A great fortnight for people who aren’t racist

29 05 2013

Disclaimer: I am a privileged white female who loves football, football and cycling.

Last week, Captain Kangaroo – the late, great Johnny Warren – would have turned 70. I couldn’t help of thinking, ‘WWJD’ if he’d heard GWS Giants coach Kevin Sheedy’s comments about immigration officers recruiting fans for his cross-code football rivals, Western Sydney Wanderers.

The paltry crowd that gathered at Skoda Stadium to witness the Mother’s Day clash between Essendon and the Giants may frustrate Sheedy. My feelpinion is he’s embarrassed. A man used to being feted or hated for his every utterance in Melbourne has come to Sydney to start a new club and no one really cares what he says, unless he’s starting faux hostilities with the Swans or needling Melbourne clubs.

It was never going to be an easy task – something the Sydney Swans’ retiring President, Richard Colless, had warned Sheedy. For every Johnny Come Lately AFL convert like me, the Swans have, at its core, a group of supporters who have stuck with the club through the razzle-dazzle of the Edelsten days and been there financially when the club almost folded. The Swans also had the head start of being a relocated Melbourne club with a rich history it refers to at every opportunity; but enough about my team.

What I found jarring was the number of people who came out to support Sheedy. He’s not a racist. He’s done more for multiculturalism than anyone else. He’s not a racist. He said the wrong thing but people who are objecting are really blowing it out of proportion. Yep, Sheedy said the wrong thing. On the scale of wrong things, it was a lazy throwback to the ‘sheilas, wogs and poofters’ view of football (at least):

“That’s what happens when you channel a lot of people into a country and put them into Western Sydney.”

Seriously? This from a fella who thought he could drag in the leaguies by recruiting Israel Folau? When that didn’t work (embarrassingly), turns his attention from competing with rugby league as the game of the Western Suburbs to whining about the success of the Wanderers in building a club – yep, pretty much overnight. I don’t think anyone could have predicted just how big an impact Wanderers would make on the A-League. I have a hometown bias towards the Newcastle Jets. Having paid to see A-League games in Sydney, I don’t go anymore. The reason? The worst racism from a crowd I’ve ever witnessed from the cheap seats in any sport. I’ve heard Australian cricket fans call the greatest player I’ve ever had the privilege of watching an, ‘Indian takeaway delivery boy’ – much to the mirth of an Australian player fielding on the boundary. I stood up, full of drink, and abused them in some florid and foul language. I think I got more daggers from the Indian fans around me for swearing in front of their children.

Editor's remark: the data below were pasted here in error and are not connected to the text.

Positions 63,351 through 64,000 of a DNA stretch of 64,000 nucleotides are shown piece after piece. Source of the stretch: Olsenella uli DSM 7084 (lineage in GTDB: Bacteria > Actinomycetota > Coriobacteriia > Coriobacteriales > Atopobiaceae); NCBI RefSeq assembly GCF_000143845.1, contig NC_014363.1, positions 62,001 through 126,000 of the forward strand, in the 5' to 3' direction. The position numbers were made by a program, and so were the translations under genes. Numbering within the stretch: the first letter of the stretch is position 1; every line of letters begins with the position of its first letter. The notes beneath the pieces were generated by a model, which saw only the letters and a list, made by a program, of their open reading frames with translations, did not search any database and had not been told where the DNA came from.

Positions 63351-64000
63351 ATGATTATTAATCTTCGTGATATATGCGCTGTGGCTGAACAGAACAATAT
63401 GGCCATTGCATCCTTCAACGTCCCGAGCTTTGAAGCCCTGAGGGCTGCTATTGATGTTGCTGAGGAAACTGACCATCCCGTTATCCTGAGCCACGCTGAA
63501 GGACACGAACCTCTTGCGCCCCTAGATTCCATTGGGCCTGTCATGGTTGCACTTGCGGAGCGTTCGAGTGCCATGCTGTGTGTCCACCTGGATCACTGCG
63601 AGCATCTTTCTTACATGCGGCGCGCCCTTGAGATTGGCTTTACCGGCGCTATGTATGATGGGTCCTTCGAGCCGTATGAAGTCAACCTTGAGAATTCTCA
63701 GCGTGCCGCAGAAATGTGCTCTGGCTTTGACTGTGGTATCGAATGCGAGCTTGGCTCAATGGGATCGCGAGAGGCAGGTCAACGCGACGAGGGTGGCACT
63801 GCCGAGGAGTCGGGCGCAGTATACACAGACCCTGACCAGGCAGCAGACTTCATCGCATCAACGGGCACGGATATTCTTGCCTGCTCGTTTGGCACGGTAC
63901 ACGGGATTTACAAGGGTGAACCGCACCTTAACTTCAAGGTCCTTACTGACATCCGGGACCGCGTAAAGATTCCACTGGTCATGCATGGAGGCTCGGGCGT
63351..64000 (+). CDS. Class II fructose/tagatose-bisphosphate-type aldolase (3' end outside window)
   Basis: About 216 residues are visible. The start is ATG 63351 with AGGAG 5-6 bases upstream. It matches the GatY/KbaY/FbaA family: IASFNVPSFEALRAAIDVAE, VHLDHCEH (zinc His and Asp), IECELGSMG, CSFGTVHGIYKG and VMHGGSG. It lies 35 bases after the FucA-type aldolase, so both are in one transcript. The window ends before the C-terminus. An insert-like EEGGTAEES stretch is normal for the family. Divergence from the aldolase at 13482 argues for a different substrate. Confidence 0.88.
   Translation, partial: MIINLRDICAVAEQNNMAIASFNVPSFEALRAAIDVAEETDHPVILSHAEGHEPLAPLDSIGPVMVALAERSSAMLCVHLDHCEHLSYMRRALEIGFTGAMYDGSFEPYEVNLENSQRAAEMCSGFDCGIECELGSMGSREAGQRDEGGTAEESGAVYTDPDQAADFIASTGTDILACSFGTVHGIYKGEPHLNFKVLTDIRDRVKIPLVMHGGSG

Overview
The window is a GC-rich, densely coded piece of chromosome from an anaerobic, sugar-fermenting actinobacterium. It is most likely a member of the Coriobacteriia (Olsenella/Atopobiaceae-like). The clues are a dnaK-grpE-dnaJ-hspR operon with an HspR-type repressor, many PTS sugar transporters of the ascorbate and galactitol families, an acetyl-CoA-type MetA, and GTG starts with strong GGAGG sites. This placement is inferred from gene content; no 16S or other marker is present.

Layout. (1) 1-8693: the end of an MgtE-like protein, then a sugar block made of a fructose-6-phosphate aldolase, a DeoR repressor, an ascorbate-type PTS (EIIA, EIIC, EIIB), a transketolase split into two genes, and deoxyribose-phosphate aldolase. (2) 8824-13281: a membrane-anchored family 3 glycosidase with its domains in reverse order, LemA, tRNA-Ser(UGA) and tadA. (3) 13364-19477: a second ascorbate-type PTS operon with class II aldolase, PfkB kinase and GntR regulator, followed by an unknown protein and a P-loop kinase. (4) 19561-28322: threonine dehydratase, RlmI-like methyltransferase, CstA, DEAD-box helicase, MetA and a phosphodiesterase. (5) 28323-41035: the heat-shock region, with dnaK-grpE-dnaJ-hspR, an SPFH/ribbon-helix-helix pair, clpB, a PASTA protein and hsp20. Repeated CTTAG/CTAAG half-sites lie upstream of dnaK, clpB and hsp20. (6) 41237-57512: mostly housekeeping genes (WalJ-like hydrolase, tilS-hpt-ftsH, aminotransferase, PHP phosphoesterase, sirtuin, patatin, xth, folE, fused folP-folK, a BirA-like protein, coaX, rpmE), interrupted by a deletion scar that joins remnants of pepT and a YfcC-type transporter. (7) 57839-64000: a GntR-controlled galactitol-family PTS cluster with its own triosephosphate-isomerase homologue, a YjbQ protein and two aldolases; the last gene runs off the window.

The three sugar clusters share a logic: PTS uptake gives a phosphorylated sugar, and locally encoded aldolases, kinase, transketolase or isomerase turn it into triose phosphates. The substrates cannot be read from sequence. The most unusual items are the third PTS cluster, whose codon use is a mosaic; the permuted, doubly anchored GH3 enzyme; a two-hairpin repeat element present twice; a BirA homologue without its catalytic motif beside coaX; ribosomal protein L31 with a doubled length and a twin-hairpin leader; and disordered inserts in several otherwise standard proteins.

Back to the A-League, and why I won’t go again. A Brisbane Roar player, Kosovar-Albanian international Besart (Mark) Berisha, was taunted (if that’s what you can call, ‘die in a gas chamber, Gypsy’) by a group of low-life Sydney FC ‘supporters’ whose pea-brains use the worst excesses of 1970s terrace action as their template. Oh, the irony of their club’s owner being a Jew who escaped the Holocaust. This time, I said nothing. I’m ashamed to say I was scared of them. A few weeks ago, I had it ‘splained to me that I didn’t understand Berisha’s ‘history’ with Sydney FC. Whatever. I was intimidated, and saddened by what I heard. I’m ashamed that I didn’t say anything, more ashamed that I stayed.

A few weeks ago, I tweeted this. The source was at the game and saw the incident first-hand. I had no reason to doubt his word. An AFL journalist retweeted me, and I am proud to say that the response was 95 per cent positive. Unfortunately and infuriatingly, I was accused of making things up. Interestingly, few of the people having a pop at me went for the person who said he saw the incident. Nothing came of it, unlike previous (and jaw-droppingly) continuing reports of racist abuse targeting North Melbourne’s Majak Daw. UPDATE: while Goodes may not have heard it, but as per the original tweets, it appears Swans staff did & the club reported it to the AFL. We await its response … or not.

The most infuriating thing is being seen as biased or overreacting if you object to racism. I’m biased because Goodes is ‘a protected species’. Well, that explains this, I guess. It is as ugly as the day when St Kilda’s Nicky Winmar pulled up his guernsey in front of a section of Collingwood supporters, defying their idiocy in a gesture which screamed, ‘yes, I am proud of the heart beating under my skin – and yet all you see is the colour of my skin.’ Fast forward to last Friday. Watching the Swans-Collingwood game on TV & live tweeting it, it was very evident late in the game that someone had said something that made Adam Goodes stop in his tracks. He didn’t ignore it. He stood tall, he stood proud, and he pointed out his abuser. That she was a 13 year-old girl makes the point that ‘casual racism’ breeds ‘overt racism’. This tweet sums it up for me.

Today, Adam Goodes woke up to the news that Collingwood President, Eddie McGuire, had tried to riff off last Friday’s incident in his morning radio show. Not funny, Ed. Not even remotely amusing. Harking back to ‘ye olde days’ when talking about King Kong subtly perpetuates the worst of the eugenics argument: that black people are somehow less evolved. As Richard Colless said today, the best thing that can be said is the whole thing is ‘bewildering’, particularly as McGuire had been widely praised for his fast and emphatic response on Friday night. The AFL is ‘dealing with McGuire under its racial vilification policy. Goodes’ message on Saturday – that the 13 year-old needed education, support and to take responsibility for her actions – was the mark of the man. Eddie McGuire would have been well served to take notes before his press conference.